And just where in the Bible, may I ask, does it say that we must give all our money to televangelists?...I seem to recall an incident where money changers were sent packing from the temples...it seems that in the US at least, the moneychangers have been welcomed back with open arms, and now RUN the temples...with help (and tax breaks) from the Federal Government, whose agenda seems to have been merged with the message from the pulpit by unscrupulous persons concerned more with gaining worldly power and money than with teaching Peace.
Harry Peterson on November 18, 2005 12:27 PM EST writes:
Well said. We need pray for God's grace to touch our preachers and pastors that we will once again be Theologians and not motivational speakers.
Perry J Greenbaum on November 16, 2005 07:01 PM EST writes:
I agree with the views that Mr. Jim Wallis expresses so forecfully. Unless we take the gospel seriously, not as some means of self-actualization or self-fulfillment, but as a way to approach a holy God, we will fail as Christians. Of course, God still is the power behind the throne. And His mercy and love extends to us even when we don't truly understand the simplest of messages.
Rev. David del Valle on November 15, 2005 01:29 PM EST writes:
I appreciate Jim's comments and insights. It is my belief that many of our churches and denominations today either do not possess or embrace a theology of suffering. The crucified God is out of the picture. The gospel of prosperity (an anti-gospel I suppose!)has drawns countless numbers to itself like Aaron's golden calf. In the end people will eat their personal baals as the dust of reality hits home.
Stan Avery on November 13, 2005 01:40 AM EST writes:
heart of the matter
Good, provocative, but too verbose and complex for we unwashed. The real issue is the Law of Charity, God's only law. It is a terrifying death sentence to worldly believers. If we simply obey it, we abandon the covetousness celebrated by most evangelicals. Charity is inherently sacrificial, and connected to God. Religion is not.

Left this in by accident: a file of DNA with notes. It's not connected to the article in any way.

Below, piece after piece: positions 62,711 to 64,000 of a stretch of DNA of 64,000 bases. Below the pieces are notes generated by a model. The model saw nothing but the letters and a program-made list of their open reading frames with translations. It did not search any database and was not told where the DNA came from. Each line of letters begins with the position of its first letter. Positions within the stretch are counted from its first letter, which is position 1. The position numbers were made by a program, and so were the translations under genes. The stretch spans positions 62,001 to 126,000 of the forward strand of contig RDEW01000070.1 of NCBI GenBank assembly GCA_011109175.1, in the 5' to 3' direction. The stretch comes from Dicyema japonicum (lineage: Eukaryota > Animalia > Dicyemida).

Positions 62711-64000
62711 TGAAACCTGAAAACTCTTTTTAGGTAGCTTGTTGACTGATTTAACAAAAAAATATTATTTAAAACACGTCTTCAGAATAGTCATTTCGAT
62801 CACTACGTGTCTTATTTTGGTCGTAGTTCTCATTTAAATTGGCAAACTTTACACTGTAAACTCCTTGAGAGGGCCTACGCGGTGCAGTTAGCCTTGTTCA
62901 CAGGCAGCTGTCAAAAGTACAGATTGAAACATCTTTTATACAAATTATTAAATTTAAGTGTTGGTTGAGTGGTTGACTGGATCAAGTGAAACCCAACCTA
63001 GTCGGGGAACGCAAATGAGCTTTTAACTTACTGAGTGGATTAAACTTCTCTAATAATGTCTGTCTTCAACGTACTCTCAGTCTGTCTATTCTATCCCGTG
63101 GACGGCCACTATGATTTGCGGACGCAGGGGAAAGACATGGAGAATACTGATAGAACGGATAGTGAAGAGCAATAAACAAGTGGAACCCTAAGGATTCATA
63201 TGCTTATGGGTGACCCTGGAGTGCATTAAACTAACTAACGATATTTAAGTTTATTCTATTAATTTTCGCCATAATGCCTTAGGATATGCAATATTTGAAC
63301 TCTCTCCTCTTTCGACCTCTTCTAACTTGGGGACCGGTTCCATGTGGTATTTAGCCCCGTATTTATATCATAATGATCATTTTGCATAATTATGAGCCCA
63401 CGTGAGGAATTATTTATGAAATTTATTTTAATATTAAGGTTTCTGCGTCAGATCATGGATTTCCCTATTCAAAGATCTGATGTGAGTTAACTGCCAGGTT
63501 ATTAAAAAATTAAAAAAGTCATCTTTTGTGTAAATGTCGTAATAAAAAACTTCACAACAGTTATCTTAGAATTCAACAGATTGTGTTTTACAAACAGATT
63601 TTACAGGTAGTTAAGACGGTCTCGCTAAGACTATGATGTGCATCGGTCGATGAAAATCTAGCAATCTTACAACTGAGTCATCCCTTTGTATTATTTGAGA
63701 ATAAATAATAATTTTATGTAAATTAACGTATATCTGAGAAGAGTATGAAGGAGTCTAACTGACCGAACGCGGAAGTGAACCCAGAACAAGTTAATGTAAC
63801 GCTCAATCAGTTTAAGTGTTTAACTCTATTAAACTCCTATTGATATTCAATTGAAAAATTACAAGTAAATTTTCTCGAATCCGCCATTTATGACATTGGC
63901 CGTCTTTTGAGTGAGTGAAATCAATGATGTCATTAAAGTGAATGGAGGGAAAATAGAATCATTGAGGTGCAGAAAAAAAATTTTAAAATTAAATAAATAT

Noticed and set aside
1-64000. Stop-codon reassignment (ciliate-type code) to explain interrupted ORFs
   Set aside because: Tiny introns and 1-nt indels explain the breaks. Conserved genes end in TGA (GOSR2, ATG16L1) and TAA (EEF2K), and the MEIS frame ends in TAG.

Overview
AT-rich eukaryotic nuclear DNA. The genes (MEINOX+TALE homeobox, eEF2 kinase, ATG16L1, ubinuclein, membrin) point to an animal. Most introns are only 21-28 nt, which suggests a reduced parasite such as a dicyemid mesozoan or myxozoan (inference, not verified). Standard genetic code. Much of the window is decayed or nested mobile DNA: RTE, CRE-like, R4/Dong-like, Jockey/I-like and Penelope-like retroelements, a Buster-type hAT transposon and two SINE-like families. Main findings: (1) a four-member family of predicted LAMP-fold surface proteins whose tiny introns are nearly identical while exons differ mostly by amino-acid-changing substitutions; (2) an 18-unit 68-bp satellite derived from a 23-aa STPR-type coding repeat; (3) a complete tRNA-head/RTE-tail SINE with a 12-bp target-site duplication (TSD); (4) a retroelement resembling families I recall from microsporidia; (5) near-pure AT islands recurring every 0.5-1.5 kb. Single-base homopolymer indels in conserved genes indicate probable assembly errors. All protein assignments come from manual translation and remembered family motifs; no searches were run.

Dinah on November 11, 2005 04:53 PM EST writes:
Very nice. If you have not done so already, look into the sermons of Max Comfort. I think you will find that, while he takes a different angle, his preaching is theologically in line with yours. I wish more like you and Mr. Comfort would stress transformation over accomidation.
thomas on November 10, 2005 07:44 PM EST writes:
Anon on November 10, 2005 07:41 PM EST writes:
I was raised catholic, and have since distanced myself from religion for the very reason stated in this great piece of writing. The disparity of word and action in the christians and catholics i've met throughout my life is disheartening. I'm encouraged to see that there is a group of christians that look at the world in terms of right and wrong instead of looking at it in terms of christian and un-christian. (and for all the people that will predictably say that it's the same thing, think first and look at the church's historic role in reinforcing social and cultural injustices)
VG on November 4, 2005 06:02 PM EST writes:
I was waiting for the good news.... the gospel. Even Jonathan Edwards, in his great sermon "Sinners in the hands of an angry God", gave us the good news before he quit.
"If we confess our sins he is faithful and just and will forgive us our sins and purify us from all unrighteousness" 1 John 1:9